Now that the column has been calibrated, the lab analyst is ready to begin the blood test.  The analyst starts by removing a very small amount of the driver’s blood from the blood draw vial and placing it, along with a very small amount of an internal standard, into a separate testing vial. This testing vial is called a “headspace” vial.  Internal standards are alcohols that would not be expected to occur in human blood except in minute quantities.  More importantly, the boiling point of these standards is different from the boiling point of ethanol.  This difference is important because it will result in a GC peak for the internal standard that is clearly distinguishable from the peak for ethanol. The internal standards that are typically used include n-propyl and t-butyl alcohol.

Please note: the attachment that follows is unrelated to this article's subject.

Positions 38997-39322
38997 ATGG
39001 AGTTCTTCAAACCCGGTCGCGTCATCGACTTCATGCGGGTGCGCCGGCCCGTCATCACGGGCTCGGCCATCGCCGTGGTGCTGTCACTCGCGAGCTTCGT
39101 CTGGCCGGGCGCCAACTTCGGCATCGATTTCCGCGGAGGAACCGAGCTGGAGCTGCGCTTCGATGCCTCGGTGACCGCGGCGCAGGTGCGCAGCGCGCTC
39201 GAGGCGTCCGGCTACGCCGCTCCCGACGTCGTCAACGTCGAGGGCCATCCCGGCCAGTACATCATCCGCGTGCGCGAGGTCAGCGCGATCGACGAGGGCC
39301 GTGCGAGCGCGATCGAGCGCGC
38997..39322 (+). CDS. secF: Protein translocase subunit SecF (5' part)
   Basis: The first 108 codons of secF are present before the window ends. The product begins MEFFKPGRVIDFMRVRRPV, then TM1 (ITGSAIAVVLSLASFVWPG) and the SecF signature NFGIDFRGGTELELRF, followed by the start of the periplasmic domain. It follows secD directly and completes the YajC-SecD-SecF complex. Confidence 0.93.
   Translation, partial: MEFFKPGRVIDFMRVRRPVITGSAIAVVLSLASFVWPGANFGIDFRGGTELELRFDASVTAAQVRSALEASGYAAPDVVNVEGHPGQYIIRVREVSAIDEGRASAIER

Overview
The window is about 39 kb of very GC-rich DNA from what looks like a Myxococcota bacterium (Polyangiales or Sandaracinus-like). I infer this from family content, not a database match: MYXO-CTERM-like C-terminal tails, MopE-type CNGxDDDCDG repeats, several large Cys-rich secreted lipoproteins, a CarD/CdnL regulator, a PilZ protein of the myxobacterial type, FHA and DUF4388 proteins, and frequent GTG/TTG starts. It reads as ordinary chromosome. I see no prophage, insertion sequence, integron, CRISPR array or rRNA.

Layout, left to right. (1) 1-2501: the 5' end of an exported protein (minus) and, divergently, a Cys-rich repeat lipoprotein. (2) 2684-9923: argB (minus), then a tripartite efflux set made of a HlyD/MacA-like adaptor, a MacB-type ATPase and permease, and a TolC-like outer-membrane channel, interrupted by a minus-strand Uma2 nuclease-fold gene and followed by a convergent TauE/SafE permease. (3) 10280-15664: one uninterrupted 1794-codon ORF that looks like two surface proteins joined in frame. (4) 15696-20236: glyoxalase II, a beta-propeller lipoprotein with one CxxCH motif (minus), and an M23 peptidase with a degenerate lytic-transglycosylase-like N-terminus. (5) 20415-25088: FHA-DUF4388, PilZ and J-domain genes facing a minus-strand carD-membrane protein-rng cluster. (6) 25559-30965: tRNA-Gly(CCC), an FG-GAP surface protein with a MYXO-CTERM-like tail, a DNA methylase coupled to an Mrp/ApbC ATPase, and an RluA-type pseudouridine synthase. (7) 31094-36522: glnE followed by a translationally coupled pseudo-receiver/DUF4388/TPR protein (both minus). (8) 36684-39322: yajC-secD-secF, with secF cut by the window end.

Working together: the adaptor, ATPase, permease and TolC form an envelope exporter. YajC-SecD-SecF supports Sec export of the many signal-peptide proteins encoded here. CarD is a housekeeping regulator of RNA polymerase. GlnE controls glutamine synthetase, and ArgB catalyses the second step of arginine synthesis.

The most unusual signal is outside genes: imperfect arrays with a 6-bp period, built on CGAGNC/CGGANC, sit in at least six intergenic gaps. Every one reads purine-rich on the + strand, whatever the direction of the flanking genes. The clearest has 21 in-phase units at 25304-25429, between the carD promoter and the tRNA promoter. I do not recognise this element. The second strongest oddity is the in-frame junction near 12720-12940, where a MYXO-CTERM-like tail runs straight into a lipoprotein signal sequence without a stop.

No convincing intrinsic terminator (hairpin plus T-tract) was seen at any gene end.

This headspace vial is then shaken to mix the chemicals and heated to produce the headspace gas. An injector system is used to introduce the sample to be tested into the GC column.  In the case of headspace method, a small amount of air (gas) above the liquid in the headspace vial which has become saturated with volatile components from the liquid sample is taken and injected into column via a micro syringe.  On its way into the headspace vial, the syringe passes through a rubber gasket.  With the headspace method no blood is directly being sampled because headspace testing involves an analysis of only the air above the blood sample.